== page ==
Feb. 18 (Bloomberg) — United Nations Secretary-General Ban Ki-moon led international condemnation of a suicide bombing in Afghanistan that killed as many as 80 people, one of the deadliest attacks since the fall of the Taliban in 2001.
The blast in the southern city of Kandahar yesterday “is a tragic reminder of the insecurity” that is undermining efforts to rebuild the country after decades of war, Ban’s spokeswoman Michele Montas said in a statement in New York.
Ban’s condemnation was echoed by the UN Security Council and the U.S. and British governments, which are the biggest contributors to the NATO-led force fighting Taliban insurgents in the South Asian nation.
The attack, and one in neighboring Pakistan’s northwestern tribal town of Parachinar that killed about 40 people a day earlier, show al-Qaeda’s influence over local insurgents, said terrorism analyst Rohan Gunaratna.
“Al-Qaeda has always called for martyrdom operations,” said Gunaratna, head of the Singapore-based International Centre for Political Violence and Terrorism Research. “The world’s highest number of such attacks are experienced in Iraq, followed by Afghanistan and Pakistan.”
Yesterday’s blast tore through a crowd of men and boys watching a dog fighting contest on the outskirts of Kandahar, Agence France-Presse reported.
Nobody claimed responsibility for the attack, which the regional government blamed on the Taliban, AFP said. Dog fighting is a popular pastime in Afghanistan that was banned by the Taliban during the movement’s 1996-2001 rule.
The bombing was “one of the deadliest in Afghanistan in recent years,” Ambassador Ricardo Alberto Arias of Panama, which holds the rotating presidency of the Security Council, said in a statement posted on the UN’s Web site.
The Security Council members “reiterated their concern at the increasing threat to the local population, national security forces, international military and international assistance efforts posed by the Taliban, al-Qaeda, illegal armed groups, criminals and those involved in the narcotics trade.”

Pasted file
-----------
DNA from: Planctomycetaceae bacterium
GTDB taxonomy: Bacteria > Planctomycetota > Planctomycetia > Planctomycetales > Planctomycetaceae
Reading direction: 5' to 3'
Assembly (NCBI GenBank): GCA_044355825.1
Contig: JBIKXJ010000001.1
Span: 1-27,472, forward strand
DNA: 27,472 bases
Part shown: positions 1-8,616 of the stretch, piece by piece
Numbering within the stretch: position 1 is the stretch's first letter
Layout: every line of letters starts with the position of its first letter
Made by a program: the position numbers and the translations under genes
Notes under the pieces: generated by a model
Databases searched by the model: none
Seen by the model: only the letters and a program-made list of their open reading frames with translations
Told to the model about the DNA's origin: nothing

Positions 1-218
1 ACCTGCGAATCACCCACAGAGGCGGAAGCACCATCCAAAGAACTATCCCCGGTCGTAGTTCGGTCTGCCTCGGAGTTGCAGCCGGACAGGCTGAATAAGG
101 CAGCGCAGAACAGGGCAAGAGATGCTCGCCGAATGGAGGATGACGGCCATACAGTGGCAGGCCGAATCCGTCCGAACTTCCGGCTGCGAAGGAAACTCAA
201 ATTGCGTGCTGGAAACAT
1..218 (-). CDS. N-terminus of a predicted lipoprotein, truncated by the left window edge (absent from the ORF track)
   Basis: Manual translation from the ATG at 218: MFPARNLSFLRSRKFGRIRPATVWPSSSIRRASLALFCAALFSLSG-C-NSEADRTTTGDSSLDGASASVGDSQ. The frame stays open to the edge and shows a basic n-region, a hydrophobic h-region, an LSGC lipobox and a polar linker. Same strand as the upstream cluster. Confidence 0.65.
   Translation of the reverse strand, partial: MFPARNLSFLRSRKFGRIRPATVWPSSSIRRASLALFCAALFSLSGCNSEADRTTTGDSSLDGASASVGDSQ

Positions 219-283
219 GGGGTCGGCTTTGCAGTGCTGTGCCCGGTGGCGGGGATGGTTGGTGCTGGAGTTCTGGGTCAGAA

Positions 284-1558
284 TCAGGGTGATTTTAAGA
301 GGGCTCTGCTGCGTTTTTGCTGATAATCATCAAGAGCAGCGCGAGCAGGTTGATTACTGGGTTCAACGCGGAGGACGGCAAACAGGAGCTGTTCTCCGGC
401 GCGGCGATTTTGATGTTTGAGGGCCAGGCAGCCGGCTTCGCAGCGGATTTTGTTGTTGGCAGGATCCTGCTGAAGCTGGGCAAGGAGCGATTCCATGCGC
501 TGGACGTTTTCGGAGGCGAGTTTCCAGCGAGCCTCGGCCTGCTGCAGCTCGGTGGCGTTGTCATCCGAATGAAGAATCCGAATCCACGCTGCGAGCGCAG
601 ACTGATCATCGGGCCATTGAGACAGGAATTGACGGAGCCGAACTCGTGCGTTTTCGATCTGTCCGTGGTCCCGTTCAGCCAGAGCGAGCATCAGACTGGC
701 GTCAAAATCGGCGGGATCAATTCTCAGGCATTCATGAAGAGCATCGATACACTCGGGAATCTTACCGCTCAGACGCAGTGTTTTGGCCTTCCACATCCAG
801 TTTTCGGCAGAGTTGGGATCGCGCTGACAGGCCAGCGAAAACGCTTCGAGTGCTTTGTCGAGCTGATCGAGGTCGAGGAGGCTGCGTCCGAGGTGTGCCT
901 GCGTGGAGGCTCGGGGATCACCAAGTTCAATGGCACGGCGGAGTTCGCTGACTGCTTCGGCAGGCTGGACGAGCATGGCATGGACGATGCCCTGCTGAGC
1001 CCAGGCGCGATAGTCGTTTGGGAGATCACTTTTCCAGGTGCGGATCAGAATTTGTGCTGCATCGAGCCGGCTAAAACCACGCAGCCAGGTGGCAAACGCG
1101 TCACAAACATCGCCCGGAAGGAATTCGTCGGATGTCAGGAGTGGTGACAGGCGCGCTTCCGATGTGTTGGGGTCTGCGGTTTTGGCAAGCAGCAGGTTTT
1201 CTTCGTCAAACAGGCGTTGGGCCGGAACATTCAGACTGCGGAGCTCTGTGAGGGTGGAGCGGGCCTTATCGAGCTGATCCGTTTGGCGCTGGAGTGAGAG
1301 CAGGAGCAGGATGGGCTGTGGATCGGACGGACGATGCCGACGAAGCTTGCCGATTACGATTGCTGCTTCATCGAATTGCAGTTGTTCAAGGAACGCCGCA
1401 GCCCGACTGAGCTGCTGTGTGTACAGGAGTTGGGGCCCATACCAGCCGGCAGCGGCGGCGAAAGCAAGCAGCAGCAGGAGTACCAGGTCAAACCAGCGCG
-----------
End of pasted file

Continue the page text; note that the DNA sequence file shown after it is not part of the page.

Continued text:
The bombing was a “cowardly and abhorrent act of terrorism,” U.K. Foreign Secretary David Miliband said in a statement. “It is all the more important that we support the government of Afghanistan in pursuing those responsible and establish proper security in this and other cities.”
It is a reminder “that the extremists offer nothing but violence and death,” White House national security spokesman Gordon Johndroe said in a statement. “The Afghan people will not allow them to stop the march to democracy and security.”
The U.S. and Britain have about 15,000 and 7,800 soldiers respectively under North Atlantic Treaty Organization command in Afghanistan.
Suicide bombings in Afghanistan have risen sevenfold over the past two years, with more than 80 percent of the attackers receiving training or shelter in neighboring Pakistan, the UN said in a report last year.
Most attacks in the two countries are carried out by the Afghan Taliban and Baitullah Mehsud’s Pakistani Taliban group, Gunaratna said.
“Al-Qaeda has greatly influenced these groups to adopt the tactics of suicide bombing,” Gunaratna added.
Pakistan’s government has blamed Mehsud for organizing the Dec. 27 assassination of former Prime Minister Benazir Bhutto.
The Taliban carried out 140 suicide bombings in Afghanistan last year, some of which showed “unusual sophistication in planning and execution,” the International Institute for Strategic Studies said in a report published Feb. 5.
The number of people killed in terrorist attacks and sectarian violence in Pakistan more than doubled last year to 2,116 from 967 in 2006, the Interior Ministry in Islamabad says.
President Pervez Musharraf says he has deployed 100,000 soldiers to the tribal areas bordering Afghanistan since 2003 to combat Taliban and al-Qaeda extremists.
Still, U.S. intelligence agencies are critical of Musharraf’s efforts to control extremists and say al-Qaeda leaders have established bases in the tribal region bordering Afghanistan.
The U.S., which has pumped $10 billion into Pakistan since Sept. 11, 2001, with the aim of securing the country against al- Qaeda, is depending on today’s parliamentary elections to further a transition to civilian government from Musharraf’s previous military rule.
“As long as al-Qaeda maintains a presence in Pakistan’s Federally Administered Tribal Areas, there will be no peace in Afghanistan,” said Gunaratna.